Wolkoff believes she was set up by her enemies (read: Ivanka Trump) in the West Wing to be the focus of public outrage when the committee finally revealed its numbers in February 2018: $107 million raised, with $26 million to Wolkoff’s company partnership. It looked like Melania Trump’s “best friend” had walked away with a huge chunk of change. But in fact, she says, the money went to vendors contracted by her company, who were unmentioned in the White House statement. Only her name was mentioned.
Soon, the New York Times posted a story and headline, based on White House “sources,” that left the impression, Wolkoff believes, that the first lady had handed her “party planner” pal a cushy job, and that she had raked in millions and been fired as a consequence. In fact, she had already resigned out of exhaustion and ill health.
Worse, the East Wing issued a statement that Melania Trump had no involvement with the committee and no knowledge of how the funds were spent.
The facts, as Wolkoff writes: “Melania knew it all, every detail,” from the screw-ups to the salmon served at dinner, from the inconsistencies in the budgets to the failure to attract A-list entertainers. (“I don’t think Donald likes Kenny Rogers,” Melania Trump told Wolkoff during the talent search.)
The story blinking on her laptop sent Wolkoff into a wailing heap on her kitchen floor. In her melodramatic way, for which Melania Trump sometimes reproved her, Wolkoff felt “publicly shamed,” that her “core self” was demolished. “What a fool I was thinking I could make a difference in the middle of this den of thieves,” she writes.
Who gets called out in Wolkoff’s j’accuse?
Some of Wolkoff’s targets include The New York Times’ White House reporter Maggie Haberman and CNN’s Kate Bennett, who covers FLOTUS full time. Wolkoff believes they published sloppy and inaccurate stories about her and Melania Trump, and goes into detail in explaining how.
Stephanie Grisham – who was the first lady’s spokeswoman, then became the president’s, and now back with the first lady as chief of staff – is described as “mean” and “horribly disrespectful” to the media, to Wolkoff and to others on the East Wing staff. If Melania Trump had a talk-to-the-hand approach to engaging with the press, Grisham had a talk-to-the-finger attitude, which hurt the first lady, Wolkoff believed. Also, she was convinced Grisham was Ivanka Trump’s minion in the East Wing, and was placed in the job while Wolkoff was in the hospital to keep an eye on Melania Trump.
Rick Gates, second-in-command of the PIC, was another of Ivanka Trump’s suspected minions, according to Wolkoff. She describes him as untrustworthy and fumbling as a colleague in inaugural planning, and pointedly notes the Republican lobbyist later was indicted (and eventually pleaded guilty) to conspiracy and making false statements in the investigation into Russian interference in the 2016 election.
Michael Cohen, the president’s longtime lawyer and “fixer” who paid off an adult film actress to keep quiet about a one-night stand with Trump (and who is also publishing a tell-all memoir), turns up at her apartment in the depths of her despair to comfort her, and secretly tapes her in order to “make a memo to exonerate you and clear your name,” he tells her later.
This tape ended up in the hands of federal prosecutors after Cohen’s office was raided. Wolkoff was not pleased. Cohen pleaded guilty to tax evasion and campaign finance violations in connection with the porn-star payoff, was sentenced to three years in federal prison and was released recently due to the COVID-19 pandemic.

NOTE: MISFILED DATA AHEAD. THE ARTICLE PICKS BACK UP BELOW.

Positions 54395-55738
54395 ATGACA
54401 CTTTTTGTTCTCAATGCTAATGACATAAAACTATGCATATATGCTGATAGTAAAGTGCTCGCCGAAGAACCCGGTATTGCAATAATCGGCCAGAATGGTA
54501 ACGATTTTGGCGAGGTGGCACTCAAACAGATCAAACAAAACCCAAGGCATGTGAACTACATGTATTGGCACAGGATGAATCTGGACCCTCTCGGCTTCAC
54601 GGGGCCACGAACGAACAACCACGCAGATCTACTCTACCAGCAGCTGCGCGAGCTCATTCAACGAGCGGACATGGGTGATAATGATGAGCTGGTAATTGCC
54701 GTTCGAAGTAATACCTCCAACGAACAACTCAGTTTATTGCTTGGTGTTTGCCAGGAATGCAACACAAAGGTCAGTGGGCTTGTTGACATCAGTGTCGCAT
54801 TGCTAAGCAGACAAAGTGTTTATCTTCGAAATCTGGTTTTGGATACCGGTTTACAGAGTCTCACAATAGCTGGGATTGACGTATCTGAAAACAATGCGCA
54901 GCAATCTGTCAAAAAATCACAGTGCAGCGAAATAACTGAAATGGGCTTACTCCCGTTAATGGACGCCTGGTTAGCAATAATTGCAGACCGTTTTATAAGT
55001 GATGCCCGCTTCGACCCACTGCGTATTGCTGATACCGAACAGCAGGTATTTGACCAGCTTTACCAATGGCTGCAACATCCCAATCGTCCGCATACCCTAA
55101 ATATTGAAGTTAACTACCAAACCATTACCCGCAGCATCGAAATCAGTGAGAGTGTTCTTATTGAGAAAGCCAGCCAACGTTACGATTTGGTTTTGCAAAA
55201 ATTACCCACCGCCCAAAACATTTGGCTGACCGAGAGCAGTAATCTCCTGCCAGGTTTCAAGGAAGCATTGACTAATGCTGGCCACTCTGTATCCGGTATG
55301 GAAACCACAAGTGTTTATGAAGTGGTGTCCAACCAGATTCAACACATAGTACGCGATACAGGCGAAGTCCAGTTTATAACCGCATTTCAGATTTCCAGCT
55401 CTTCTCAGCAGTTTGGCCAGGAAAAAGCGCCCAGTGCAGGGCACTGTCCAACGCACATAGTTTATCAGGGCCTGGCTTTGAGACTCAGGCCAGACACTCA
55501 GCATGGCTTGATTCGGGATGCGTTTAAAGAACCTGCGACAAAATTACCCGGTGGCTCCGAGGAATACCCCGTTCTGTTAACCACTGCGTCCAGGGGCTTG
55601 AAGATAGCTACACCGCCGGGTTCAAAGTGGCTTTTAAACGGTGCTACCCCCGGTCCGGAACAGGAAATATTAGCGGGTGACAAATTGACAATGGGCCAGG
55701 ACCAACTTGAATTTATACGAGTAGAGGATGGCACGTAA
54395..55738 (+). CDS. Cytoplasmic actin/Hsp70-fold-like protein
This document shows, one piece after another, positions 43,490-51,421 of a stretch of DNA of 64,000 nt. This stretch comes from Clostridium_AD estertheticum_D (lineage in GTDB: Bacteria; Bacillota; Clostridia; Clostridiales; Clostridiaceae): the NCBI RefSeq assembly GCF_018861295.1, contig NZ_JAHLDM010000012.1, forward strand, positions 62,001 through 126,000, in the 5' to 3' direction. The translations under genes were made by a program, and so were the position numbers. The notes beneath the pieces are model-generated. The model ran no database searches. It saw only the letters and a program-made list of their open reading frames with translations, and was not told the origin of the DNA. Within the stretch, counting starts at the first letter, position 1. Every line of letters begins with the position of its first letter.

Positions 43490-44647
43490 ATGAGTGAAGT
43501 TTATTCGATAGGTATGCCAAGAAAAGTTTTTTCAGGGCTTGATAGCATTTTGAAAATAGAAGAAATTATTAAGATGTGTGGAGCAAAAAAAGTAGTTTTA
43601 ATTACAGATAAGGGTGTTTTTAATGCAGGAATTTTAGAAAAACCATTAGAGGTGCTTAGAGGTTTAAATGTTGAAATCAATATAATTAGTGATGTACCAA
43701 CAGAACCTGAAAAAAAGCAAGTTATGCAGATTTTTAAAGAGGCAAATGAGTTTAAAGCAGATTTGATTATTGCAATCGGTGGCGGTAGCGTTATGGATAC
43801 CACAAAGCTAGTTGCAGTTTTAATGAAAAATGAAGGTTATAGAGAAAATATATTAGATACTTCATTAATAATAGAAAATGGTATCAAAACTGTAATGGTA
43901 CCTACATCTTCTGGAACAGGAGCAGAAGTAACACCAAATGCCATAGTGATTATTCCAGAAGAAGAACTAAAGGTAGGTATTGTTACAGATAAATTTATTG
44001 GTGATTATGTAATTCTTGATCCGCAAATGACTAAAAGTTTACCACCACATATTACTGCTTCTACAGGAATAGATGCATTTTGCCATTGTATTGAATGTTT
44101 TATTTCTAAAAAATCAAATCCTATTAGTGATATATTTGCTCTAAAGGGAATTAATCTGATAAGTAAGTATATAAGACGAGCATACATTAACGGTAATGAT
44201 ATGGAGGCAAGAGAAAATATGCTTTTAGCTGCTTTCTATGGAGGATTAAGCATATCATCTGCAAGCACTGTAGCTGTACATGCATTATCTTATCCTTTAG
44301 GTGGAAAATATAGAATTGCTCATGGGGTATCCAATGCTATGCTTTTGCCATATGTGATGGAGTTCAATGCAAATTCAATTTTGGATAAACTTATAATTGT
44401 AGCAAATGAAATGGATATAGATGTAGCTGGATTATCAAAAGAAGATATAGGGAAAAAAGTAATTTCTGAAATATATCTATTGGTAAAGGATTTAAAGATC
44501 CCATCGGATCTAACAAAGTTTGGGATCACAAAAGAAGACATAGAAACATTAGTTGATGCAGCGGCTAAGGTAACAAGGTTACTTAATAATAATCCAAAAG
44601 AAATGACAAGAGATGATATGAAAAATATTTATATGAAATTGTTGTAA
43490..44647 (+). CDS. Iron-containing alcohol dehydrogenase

Melania vs. Ivanka
By now, much of the gossipy portions of the book about Melania and Ivanka’s Trump strained relationship are out, to much glee among Trump critics. There isn’t anything actually new about this; they aren’t best friends and it’s been mentioned in previous books. But Wolkoff sheds more light on the extent and depth of the enmity behind those impassive faces.
Wolkoff believes Ivanka Trump tried to undermine and constrain Melania Trump’s position as first lady. She says the West Wing tried to snatch up limited office space in the East Wing for West Wing staffers; poached potential East Wing staffers for the West Wing; tried to take over events traditionally carried out by FLOTUS; called in Wolkoff for meetings to wheedle information out of her about what Melania Trump might be up to; and gobbled up the highest-paid staff positions so the East Wing couldn’t hire the best staff (one of the reasons Wolkoff says she didn’t take a salary as Melania Trump’s initial advisor.) She believes this was all done following Ivanka Trump’s lead.
Ivanka Trump, Wolkoff declares, had a reputation as a known leaker, especially of stories that made her and husband Jared Kushner look good and “everyone else look bad.”
“Operation Block Princess,” in which Wolkoff and Melania Trump successfully plotted to keep Ivanka Trump’s face from being too close to her father during the swearing-in ceremony, was “petty,” Wolkoff admits. But they believed Ivanka Trump should not be the center of attention in her father’s inauguration.
The “Finding Dory” movie screening in the Family Theater of the White House 10 days after the inauguration was the final Ivanka Trump straw for Melania Trump and Wolkoff. The story leaked just as the president signed the controversial Muslim travel ban, making the choice of movie – about a fish separated from her parents who’s detained by authorities while trying to reunite with them – seem tone-deaf. But Melania Trump and son Barron Trump were back in New York; the first lady didn’t order the movie for her family, but believed Ivanka Trump ordered it for hers, and she was furious.
“Melania decided to draw a line in the sand,” Wolkoff writes. “No one would be allowed to enter the Residence, her home (eventually) without prior approval of the first lady, including Ivanka Trump and Jared Kushner. “That is my home,” Melania told Wolkoff. “Do they come walking into my apartment in New York whenever they want?”
Nope, as FLOTUS would say in her texts to Wolkoff.
This article originally appeared on USA TODAY: ‘What a fool I was’: Revenge tell-all book ‘Melania * Me’ isn’t sweet